I love it when England reach finals in any sport. I always get butterflies 24 hours ahead of the game, even though I’m now in my fourth decade and a signed up member of the grumpy old man association.
Although Sunday’s World T20 final certainly isn’t the biggest game of all time – it certainly feels less important than the 1992 World Cup final, slightly less important than the 2010 WT20 final, and a lot less important than the seminal 2003 rugby World Cup final (ahem) – it’s still an exciting prospect.
England’s success has come completely out of the blue – especially after we collapsed to 85-7 against Afghanistan – and the team has a real opportunity to stick two fingers up at the pundits who claimed their lack of experience in Indian conditions meant absolutely everything. Where would the team be now without Moeen Ali’s 41? I’ll tell you where: back in Blighty on Andrew Strauss’s naughty step.
Although part of me still thinks that England are a somewhat flawed side, and that another batting collapse or calamitous hour in the field is just around the corner, this is probably just my natural English pessimism. Yes, we all know that the Windies are probably a better side on paper, and they’ve already thrashed us once before in this tournament, but T20 cricket is a great leveller. I’d argue that Joe Root and Jos Buttler are just as likely to go berserk and win the game on their own as Chris Gayle or Marlon Samuels.
What’s more, England have a younger and possibly hungrier side. World Cups have a tendency to usher in change. Perhaps Sunday’s game will represent a changing of the guard as icons like Gayle make way for new global superstars like Stokes and, erm, Chris Jordan. Ok, the latter is probably a bit of a stretch but you get my meaning.
So where will the game be won or lost? I could give you my personal theories – which generally revolve around England winning the toss and chasing – but I bet you’ve heard them all before. That’s what all the mainstream media are duty bound to provide: analysis.
However, I’m not really sure that serious analysis is particularly relevant when it comes to T20 cricket. Anything can happen (it’s a bit of a crapshoot in some ways) and games are over in the blink of an eye. Therefore, I’m going to pursue a more emotional and subjective angle. Is England’s name on the cup?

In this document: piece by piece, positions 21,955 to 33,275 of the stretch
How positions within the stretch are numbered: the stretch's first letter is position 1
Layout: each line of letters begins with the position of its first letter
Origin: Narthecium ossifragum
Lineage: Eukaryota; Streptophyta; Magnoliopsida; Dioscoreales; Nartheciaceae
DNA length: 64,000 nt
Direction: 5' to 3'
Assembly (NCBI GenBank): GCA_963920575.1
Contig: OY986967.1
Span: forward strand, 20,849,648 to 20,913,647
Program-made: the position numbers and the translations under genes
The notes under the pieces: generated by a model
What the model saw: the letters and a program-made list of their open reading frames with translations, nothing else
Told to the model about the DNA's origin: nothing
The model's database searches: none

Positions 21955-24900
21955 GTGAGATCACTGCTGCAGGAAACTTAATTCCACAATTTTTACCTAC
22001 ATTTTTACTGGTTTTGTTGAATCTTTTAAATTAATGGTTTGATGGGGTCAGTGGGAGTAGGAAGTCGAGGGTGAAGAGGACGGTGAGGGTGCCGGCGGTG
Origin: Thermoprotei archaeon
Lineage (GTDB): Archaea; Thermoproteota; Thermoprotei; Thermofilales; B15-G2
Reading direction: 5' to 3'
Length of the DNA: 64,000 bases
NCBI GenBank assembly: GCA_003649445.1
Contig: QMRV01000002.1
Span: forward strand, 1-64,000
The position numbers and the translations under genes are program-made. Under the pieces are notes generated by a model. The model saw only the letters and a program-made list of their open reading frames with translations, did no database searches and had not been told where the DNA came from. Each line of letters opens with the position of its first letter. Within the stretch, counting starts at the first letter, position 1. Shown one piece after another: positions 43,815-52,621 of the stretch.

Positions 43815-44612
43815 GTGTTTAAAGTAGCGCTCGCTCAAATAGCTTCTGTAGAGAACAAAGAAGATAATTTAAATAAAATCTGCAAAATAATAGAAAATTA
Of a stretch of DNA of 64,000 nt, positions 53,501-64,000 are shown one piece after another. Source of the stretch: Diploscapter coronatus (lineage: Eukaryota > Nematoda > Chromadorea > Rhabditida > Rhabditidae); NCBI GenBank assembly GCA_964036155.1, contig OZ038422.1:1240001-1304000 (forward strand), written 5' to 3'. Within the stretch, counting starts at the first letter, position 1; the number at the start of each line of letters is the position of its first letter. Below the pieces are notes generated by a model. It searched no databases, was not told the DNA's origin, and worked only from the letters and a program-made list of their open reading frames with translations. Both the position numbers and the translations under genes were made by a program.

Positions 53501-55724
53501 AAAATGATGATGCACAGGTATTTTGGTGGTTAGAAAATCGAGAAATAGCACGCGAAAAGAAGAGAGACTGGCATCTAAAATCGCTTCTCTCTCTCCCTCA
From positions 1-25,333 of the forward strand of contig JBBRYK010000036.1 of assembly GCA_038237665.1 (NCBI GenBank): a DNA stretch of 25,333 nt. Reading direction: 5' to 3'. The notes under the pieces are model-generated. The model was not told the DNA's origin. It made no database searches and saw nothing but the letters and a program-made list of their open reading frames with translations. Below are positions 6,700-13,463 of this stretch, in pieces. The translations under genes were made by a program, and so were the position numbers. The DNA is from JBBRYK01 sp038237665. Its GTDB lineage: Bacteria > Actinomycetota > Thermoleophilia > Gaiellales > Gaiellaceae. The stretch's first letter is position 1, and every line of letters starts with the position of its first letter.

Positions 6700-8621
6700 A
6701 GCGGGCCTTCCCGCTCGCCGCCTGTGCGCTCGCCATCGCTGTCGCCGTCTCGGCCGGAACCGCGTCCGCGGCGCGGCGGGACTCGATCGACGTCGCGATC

Part of me thinks this is England’s year. Why? Because it’s a great story: the team that was written off after the first game, who conceded 229 in their next one (with players most of India hasn’t heard of), defies the odds and secures a historic triumph. What’s more, England is the only country that hasn’t really embraced the IPL, and we’re led by a perennial IPL reserve. To triumph in circumstances like this, in India’s backyard, would be rather satisfying to say the least. Trevor Bayliss couldn’t have written a better script.
The problem, of course, is that the West Indies have a pretty powerful narrative themselves: a disparate bunch of cricketing rebels, often at war with their own board, overcome crippling political disputes at home to secure their second WT20 trophy.
I can see it now … Chris Gayle lifts the trophy, waves goodbye to an adoring crowd, and then rides into the sunset with Mel McLaughlin sitting on his knee (and looking into his eyes lovingly). Perhaps Sulieman Benn will be presented with a bottle of WD40 for his creaking joints and go on to win the high-jump at the Rio Olympics?
The other thing to remember here is the Afghanistan factor. Those plucky Afghans – who must be odds on to win this year’s Nobel prize for pluckiness – managed to beat the Windies in their final group match; consequently a West Indies victory on Sunday will have champions of associate cricket purring with delight. It would be quite the story.
I sense, therefore, that tomorrow’s final actually has nothing to do with cricket at all. It’s not about how quickly Jason Roy scores his runs, how economically Benn and Badree bowl, or even whether Eoin Morgan gets yet another golden duck. It’s all about one thing: fate.
Are England destined to lift the trophy, with David Willey becoming perhaps the most unlikely international sports star since Dennis Taylor, or will England fall flat on their faces once again in a world cricket final? The truth is, I have absolutely no idea. And the beautiful thing is that nobody else does either.